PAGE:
SpaceX Dragon Spacecraft Heads to ISS With Cargo After Successful Launch

SpaceX Dragon spacecraft is scheduled to reach the ISS on May 6.

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SpaceX Dragon Spacecraft Heads to ISS With Cargo After Successful Launch

Photo Credit: Twitter/ NASA

Dragon will remain at the space station for about four weeks before returning to Earth

Highlights
  • Launch took place at 2:48am ET (12:18pm IST) on May 4
  • The SpaceX Dragon spacecraft is carrying 2,500kg of cargo for ISS
  • It is expected to reach the International Space Station on May 6

After several attempts earlier, SpaceX on Saturday successfully launched a Dragon spacecraft for its 17th resupply mission to the International Space Station (ISS).

"@SpaceX's #Dragon spacecraft launched at 2:48am ET [12:18pm IST] on a mission to deliver more than 5,500 pounds of research, crew supplies and hardware to the @Space_Station," NASA said in a tweet about the May 4 launch.

Loaded with about 2,500kg of research, supplies and hardware for crew members living and working on the orbiting laboratory, the spacecraft launched aboard a Falcon 9 rocket from the Space Launch Complex 40 at Cape Canaveral Air Force Station in Florida.

The SpaceX Dragon spacecraft is scheduled to reach the ISS on May 6, NASA said.

The spacecraft will remain at the space station for about four weeks before returning to Earth with more than 1,900 kg of research and return cargo.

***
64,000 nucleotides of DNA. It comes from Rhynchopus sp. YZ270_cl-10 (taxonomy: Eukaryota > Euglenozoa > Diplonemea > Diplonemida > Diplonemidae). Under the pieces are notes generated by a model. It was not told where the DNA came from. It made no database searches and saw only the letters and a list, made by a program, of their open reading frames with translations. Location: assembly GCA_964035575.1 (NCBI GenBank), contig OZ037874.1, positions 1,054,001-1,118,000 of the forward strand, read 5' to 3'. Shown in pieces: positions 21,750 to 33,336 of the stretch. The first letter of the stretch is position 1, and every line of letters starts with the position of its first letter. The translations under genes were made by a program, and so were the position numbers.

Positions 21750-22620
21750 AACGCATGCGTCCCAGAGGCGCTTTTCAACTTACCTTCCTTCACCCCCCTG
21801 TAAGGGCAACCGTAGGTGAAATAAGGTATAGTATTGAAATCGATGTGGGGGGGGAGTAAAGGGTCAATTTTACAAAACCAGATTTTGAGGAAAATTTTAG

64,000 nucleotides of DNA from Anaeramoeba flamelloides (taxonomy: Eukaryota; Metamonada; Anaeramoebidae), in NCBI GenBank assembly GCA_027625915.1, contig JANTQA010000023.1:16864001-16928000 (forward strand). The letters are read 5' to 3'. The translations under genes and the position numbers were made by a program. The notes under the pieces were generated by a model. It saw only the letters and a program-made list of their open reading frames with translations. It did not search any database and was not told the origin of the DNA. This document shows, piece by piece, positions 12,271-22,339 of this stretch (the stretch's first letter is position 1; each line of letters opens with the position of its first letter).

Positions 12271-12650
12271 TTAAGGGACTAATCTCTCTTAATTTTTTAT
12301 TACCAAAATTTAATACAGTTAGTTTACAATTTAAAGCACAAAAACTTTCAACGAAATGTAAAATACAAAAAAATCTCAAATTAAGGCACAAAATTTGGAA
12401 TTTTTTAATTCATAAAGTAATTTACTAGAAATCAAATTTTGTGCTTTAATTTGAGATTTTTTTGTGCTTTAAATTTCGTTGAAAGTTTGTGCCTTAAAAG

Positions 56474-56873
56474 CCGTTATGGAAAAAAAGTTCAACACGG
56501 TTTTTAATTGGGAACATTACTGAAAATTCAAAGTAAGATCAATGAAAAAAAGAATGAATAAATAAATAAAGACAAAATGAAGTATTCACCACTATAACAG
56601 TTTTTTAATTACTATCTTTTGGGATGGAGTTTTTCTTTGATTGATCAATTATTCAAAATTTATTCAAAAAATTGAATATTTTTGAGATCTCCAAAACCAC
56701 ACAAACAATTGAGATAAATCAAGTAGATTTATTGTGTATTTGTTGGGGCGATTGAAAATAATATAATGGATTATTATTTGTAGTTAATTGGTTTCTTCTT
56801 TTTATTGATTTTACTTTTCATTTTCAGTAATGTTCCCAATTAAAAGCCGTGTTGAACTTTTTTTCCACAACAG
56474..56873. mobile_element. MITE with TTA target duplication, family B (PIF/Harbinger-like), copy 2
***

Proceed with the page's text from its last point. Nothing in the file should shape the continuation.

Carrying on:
Kenny Todd, International Space Station Operations and Integration manager at NASA's Johnson Space Center in Houston, explained during the postlaunch press conference that launch success far overshadowed fatigue with the early morning launch. “If you have to be up, I can't think of a better reason than to see one of these launches — it was absolutely spectacular,” Todd said. “We're really excited to get Dragon on board in a couple of days.”

This mission comes after the SpaceX Crew Dragon capsule was destroyed during an engine test last month, possibly causing a drag on the company's plan to bring astronauts into space this year.

On April 20, an anomaly occurred during a testing of the Crew Dragon's abort engines at a landing zone of Cape Canaveral Air Force Station, but the private space company had not clarified whether the capsule, launched successfully into space in an unmanned mission in March, was destroyed or not, until Thursday.

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